Gold Geese supports families after a child is diagnosed with cancer

THE devastating news that a child has been diagnosed with cancer brings with it a tsunami of pain and uncertainty.

Gold Geese is a Leigh-based charity that provides care and support to help families through the most challenging of times.

For Katie Southgate, the motivation is to work with the trustees to lead the charity so she can help families the way she and her family were helped in 2014 after her daughter was diagnosed with the rare blood cancer, Philadelphia-positive acute lymphoblastic leukemia.

Katie with her daughter during her cancer treatment

She lived in the elephant ward on Great Ormond Street for the first year of treatment and then remained on an outpatient basis for the second year. “My daughter is now in 4th grade and she has a lot of friends, is involved in everything and is so happy,” says Katie.

“Often charities start as a result of a loss, but we have a happy story to tell. I felt like I had to give something back after so many helped us.”

Katie was blown away by the outpouring of love when her daughter was diagnosed.

“I remember being overwhelmed by the support from people the moment she was diagnosed,” Katie says. “I felt I couldn’t help it, after all that love and support. I wanted to do the same for other families going through the same thing.”

The charity started out as Hattie Heroes and then evolved into Gold Geese (“gold” because it’s the color for childhood cancer and “geese” because they’re strong animals that travel vast distances together, supporting each other).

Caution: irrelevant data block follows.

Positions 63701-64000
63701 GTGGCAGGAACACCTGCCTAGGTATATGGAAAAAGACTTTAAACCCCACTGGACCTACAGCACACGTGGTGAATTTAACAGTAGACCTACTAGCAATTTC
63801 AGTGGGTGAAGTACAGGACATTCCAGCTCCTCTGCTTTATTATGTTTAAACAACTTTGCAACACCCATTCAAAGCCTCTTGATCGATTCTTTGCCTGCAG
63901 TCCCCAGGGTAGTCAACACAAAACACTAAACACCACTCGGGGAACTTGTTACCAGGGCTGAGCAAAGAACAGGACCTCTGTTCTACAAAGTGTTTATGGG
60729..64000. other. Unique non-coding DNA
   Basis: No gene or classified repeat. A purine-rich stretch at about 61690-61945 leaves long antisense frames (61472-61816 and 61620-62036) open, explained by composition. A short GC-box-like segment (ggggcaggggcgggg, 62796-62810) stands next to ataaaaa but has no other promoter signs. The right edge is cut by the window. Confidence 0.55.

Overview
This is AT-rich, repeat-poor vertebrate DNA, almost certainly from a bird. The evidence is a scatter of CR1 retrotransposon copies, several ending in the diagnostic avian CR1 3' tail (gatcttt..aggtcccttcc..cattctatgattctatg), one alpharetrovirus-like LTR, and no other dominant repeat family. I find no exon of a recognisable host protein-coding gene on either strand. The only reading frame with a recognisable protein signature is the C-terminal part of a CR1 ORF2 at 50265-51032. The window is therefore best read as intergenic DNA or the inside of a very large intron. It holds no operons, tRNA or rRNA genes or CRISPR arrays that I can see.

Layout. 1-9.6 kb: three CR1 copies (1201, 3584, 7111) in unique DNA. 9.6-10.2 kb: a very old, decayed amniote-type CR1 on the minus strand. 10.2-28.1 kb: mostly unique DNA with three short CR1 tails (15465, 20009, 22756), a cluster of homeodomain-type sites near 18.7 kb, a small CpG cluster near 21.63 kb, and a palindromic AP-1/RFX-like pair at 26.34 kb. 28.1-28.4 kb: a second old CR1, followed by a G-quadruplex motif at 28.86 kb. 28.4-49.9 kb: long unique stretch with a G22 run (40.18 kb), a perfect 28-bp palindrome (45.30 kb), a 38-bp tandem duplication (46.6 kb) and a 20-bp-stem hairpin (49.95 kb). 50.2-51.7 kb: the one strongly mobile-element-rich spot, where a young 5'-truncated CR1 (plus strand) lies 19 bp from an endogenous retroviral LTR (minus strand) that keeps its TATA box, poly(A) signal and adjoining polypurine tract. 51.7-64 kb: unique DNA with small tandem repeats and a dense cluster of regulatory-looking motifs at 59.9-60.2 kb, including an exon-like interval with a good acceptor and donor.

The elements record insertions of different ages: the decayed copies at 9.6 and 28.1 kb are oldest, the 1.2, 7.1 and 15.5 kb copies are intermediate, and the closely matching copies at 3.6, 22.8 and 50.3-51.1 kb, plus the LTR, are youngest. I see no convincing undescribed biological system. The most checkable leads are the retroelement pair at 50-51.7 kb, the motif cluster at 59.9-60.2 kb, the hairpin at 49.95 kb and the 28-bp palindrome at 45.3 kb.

Katie says that after a child is diagnosed with cancer, there is a huge amount on board, as well as many logistical challenges.

“There is so much to do when your child is diagnosed,” she says.

“Children are very sick, get chemo very quickly, so there is a lot to clear up. Parents may need to be trained in administering medications. I was trained in taking blood because my daughter wouldn’t let nurses near her at the time.”

Many parents may have to stop working while their child is in the hospital.

“Children always need a parent with them in the hospital, often they have to quit their job to take care of them. Some blood cancers in boys can last for three and a half years, so it’s a long-term thing. That can have major financial consequences for the family.”

Gold Geese supports children under 18 and their families who are patients at Southend and Basildon hospitals. They organize vacations for families to enjoy together.

Katie says: “We love to spoil the kids, organize for them to go to the theater in the best seats, stay in the best hotels and provide new outfits. “We aim to time the journey with treatment so that the child feels good while they are gone and then get their treatment when they come back.”

Katie says parents can identify with her because she went through the experience.

“The fact that we’ve been through it breaks the barrier with families. I remember seeing a little girl, with beautiful curly hair, return to the ward where we were sitting with her mother. I thought to myself that one day we would come back to the ward. It makes me emotional to talk about it. I think it’s important for parents to hear positive results.”

When it comes to the most difficult moment of a parent’s life, Katie is there to support them when they need it.

She said: “It can be a very intimate moment to talk about end-of-life care, funeral arrangements and assistance with funeral expenses. This is such a difficult time for parents. We strive to give families the most help during these times. and provide support.”

Gold Geese runs a cave at Old Hatch in Leigh,, on Facebook @HattiesHeroes and Instagram @GoldGeese

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